If my house goes into foreclosure, am I responsible for whatever difference there is between the selling price and the balance of my mortgage?

I am an Active Duty Marine stationed in CA and own a rental property in TX. It was recently broken into and burglarized for over $30,000 that the insurance doesn’t cover. I can’t afford the repair costs and only have enough savings to cover 3 months of mortgage payments. I am looking for a solution to get rid of the house (ie. short sale or foreclosure) but am unsure of the legal and financial ramifications of these actions. Also, am I even able to sell the house if it doesn’t have any electrical or plumbing?

Asked on November 2, 2011 under Real Estate Law, Texas


SJZ, Member, New York Bar / FreeAdvice Contributing Attorney

Answered 9 years ago | Contributor

The relevant law would be the law of the state where the property is located (TX), unless there is something in your mortgage agreement specifically selecting the law of a different jurisdiction. Under TX law, lenders may pursue a deficiency judgment: that means that if a property is foreclosed upon and then sold at auction, if the amount it brings in at auction (less certain fees or costs of the auction) is less than the remaining principal balance of the loan, the lender may sue the borrower for any unpaid amounts due.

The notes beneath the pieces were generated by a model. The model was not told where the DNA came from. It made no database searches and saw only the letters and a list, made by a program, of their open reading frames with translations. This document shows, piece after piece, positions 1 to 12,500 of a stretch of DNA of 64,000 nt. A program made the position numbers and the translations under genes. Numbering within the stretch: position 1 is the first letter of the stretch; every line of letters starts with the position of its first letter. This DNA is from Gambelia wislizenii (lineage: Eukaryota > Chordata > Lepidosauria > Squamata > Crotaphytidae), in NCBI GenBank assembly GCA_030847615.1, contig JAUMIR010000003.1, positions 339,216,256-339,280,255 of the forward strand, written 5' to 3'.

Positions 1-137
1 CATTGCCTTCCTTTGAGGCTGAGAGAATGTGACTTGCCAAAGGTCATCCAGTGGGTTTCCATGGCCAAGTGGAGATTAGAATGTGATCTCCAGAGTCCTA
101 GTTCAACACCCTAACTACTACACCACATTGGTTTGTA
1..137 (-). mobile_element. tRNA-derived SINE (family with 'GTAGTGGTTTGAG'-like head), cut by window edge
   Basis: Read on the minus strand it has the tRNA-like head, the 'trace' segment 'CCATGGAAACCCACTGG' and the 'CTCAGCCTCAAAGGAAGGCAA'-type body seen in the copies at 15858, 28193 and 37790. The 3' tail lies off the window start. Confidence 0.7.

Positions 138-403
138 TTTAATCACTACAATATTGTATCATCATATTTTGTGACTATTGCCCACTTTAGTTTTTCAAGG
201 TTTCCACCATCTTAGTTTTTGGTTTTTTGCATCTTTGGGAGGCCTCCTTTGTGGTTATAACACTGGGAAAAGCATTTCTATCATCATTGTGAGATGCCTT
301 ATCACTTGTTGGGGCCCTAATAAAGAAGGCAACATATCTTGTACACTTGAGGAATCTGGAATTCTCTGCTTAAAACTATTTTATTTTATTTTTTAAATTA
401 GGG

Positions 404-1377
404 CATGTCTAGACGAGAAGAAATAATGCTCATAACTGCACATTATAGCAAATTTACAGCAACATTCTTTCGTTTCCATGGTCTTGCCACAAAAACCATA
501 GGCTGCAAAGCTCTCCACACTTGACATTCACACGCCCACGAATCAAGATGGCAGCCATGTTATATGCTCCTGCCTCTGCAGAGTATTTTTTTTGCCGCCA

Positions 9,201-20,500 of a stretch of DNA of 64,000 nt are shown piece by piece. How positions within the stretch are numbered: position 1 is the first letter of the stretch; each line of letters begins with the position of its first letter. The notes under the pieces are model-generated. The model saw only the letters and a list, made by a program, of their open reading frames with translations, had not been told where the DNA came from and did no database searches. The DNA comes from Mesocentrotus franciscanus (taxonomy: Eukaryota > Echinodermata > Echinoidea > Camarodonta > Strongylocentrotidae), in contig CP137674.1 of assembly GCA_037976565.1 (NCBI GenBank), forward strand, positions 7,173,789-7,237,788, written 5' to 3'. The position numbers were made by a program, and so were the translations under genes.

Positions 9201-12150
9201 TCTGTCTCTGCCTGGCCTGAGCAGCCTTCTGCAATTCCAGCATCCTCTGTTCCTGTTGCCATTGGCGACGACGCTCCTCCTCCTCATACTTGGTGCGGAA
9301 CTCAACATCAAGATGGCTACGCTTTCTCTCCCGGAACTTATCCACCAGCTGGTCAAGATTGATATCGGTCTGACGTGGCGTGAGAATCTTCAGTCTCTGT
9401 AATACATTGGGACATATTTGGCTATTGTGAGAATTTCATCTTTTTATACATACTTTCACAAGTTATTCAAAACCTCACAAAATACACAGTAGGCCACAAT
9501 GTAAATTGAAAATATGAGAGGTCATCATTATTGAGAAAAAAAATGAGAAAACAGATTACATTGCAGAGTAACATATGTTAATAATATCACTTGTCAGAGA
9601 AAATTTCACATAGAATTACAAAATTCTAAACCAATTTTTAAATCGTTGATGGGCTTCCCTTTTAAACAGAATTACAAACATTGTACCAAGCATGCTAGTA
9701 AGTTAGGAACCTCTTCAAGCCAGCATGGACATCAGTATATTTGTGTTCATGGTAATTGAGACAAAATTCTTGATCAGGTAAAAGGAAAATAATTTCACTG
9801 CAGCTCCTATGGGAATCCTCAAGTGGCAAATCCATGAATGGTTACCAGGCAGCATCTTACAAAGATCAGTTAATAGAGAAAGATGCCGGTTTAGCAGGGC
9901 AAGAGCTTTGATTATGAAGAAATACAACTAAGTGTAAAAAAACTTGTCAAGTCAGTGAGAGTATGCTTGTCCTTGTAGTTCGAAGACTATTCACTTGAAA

You probably cannot legally sell a home without plumbing or electric--check local building codes to see if the home could have a certificate of occupancy or be legally used as a residence. (At a minimum, you'd need to disclose this fact: possibly you could sell to a contractor or developer who would rehab the place.)

You can only do a short sale that would wipe out your liabilty for any unpaid balance due with bank approval--you need to talk to your bank about his option.

Note that if the home is foreclosed on and if you are sued for a remaining balance, that debt would be an unsecured debt; which means you may be able to discharge it in bankruptcy.

Good  luck.

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